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It's a surprise to find that Roald Dahl's "The BFG" wasn't always there in our collective childhoods.

This story about an orphan girl being spirited away by a big, friendly giant feels as if it has existed for a century, alongside "Alice in Wonderland" or "Peter Pan" or "Winnie the Pooh." But, no, Dahl published "The BFG" in 1982, which isn't that long ago for some of us.

If Dahl's book feels timeless the way those classics do, so does Steven Spielberg's luminous adaptation, also called "The BFG." This may be the most delightful fairy-tale movie Spielberg has made since "E.T.," which is fitting because it's also a reunion of Spielberg and "E.T." screenwriter Melissa Mathison (who died in November, and to whom this movie is dedicated).

Sophie, played by a delightful 11-year-old newcomer named Ruby Barnhill, lives in a London orphanage. She stays awake past the witching hour, which she calculates as 3 a.m., when all the city is silent — except for the thing lurking in the shadows outside.

That thing hears Sophie, too. He's a giant, and he "hears all the quiet whisperings of the world." The giant — performed with careworn grace by Mark Rylance, assisted by motion-capture animation — carries Sophie away to Giant Country, where he lives and where he collects all the dreams that he mixes for the "human beans" like her.

The Big Friendly Giant, or The BFG, turns out to be not so big. He's a runt next to the larger, not-so-friendly giants with names like Fleshlumpeater, Childchewer, Bonecruncher and Gizzardgulper. Sophie urges The BFG to stand up to these gigantic bullies and stop them from kidnapping more human children — even if it means seeking help from The Queen herself (Penelope Wilton, in a droll impersonation of Queen Elizabeth).

Spielberg and Mathison deftly capture the gently loopy tone of Dahl's story, particularly with the semi-invented language The BFG uses. Food isn't merely "yummy," it's "scrumdiddlyumptious" — particularly The BFG's favorite drink, Frobscottle, whose bubbles float downward in the bottle and create spectacular "whizpoppers" in the giant's digestive tract. (This may be the most whimsical fart joke ever told in a family-friendly movie.)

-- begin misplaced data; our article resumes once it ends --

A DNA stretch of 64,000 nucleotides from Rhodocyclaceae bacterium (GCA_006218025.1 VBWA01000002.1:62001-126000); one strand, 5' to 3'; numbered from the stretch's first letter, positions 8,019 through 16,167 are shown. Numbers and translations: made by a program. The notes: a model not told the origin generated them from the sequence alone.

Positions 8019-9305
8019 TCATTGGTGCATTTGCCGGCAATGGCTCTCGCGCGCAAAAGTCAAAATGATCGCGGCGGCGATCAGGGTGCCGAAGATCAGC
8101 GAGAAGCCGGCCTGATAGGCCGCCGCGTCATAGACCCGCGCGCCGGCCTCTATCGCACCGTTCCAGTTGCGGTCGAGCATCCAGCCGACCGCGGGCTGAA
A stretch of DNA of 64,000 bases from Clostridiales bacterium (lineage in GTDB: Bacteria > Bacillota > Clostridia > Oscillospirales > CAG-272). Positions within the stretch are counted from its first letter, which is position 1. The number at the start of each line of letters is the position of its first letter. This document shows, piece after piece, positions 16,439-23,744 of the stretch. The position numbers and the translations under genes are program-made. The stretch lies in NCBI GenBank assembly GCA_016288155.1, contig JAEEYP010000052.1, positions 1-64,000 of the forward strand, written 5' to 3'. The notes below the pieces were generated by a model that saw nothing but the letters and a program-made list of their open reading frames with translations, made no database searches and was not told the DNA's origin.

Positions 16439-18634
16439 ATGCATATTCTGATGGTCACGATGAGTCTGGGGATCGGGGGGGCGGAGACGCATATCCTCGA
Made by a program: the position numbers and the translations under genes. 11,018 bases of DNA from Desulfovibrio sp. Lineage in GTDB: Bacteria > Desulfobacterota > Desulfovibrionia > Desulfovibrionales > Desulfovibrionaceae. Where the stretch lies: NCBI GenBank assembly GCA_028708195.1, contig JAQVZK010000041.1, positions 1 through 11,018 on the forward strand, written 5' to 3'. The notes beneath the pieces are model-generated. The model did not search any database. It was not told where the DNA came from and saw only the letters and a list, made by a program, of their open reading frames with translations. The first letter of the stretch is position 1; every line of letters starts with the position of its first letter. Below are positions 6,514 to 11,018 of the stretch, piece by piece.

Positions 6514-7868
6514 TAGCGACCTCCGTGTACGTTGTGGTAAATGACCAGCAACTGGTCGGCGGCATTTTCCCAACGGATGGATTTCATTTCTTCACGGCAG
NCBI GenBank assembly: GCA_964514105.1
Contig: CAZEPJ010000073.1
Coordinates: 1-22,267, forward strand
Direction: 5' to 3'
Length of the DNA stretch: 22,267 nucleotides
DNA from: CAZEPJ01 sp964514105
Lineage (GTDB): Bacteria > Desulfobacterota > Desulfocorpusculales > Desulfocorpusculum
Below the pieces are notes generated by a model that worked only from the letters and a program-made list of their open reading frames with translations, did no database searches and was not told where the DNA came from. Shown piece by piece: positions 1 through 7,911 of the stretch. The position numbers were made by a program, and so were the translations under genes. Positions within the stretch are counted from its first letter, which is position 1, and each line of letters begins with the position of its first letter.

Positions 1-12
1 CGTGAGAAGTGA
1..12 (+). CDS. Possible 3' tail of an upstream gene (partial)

Meanwhile, Spielberg unleashes all the current special-effects technology to create The BFG's world, from the slimy snozzcumbers The BFG eats to the radiant tree that produces dreams. But the best effect is The BFG himself, as the character animation seems so perfectly attuned to Rylance's performance that it doesn't look like a computer-generated creation so much as a prosthetic makeup layer lightly applied to the actor's face.

Through it all, Spielberg balances Dahl's humorous whimsy with the melancholy of two lonely souls — Sophie and her giant — finding each other in the wee small hours. The result is that rare thing, a children's fable that can touch the child in everyone.

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'The BFG'

Roald Dahl's timeless fairy tale, of a giant and an orphan, gets a luminous treatment from Steven Spielberg.

Where • Theaters everywhere.

When • Opens Friday, July 1.

Rating • PG for action/peril, some scary moments and brief rude humor.

Running time • 117 minutes.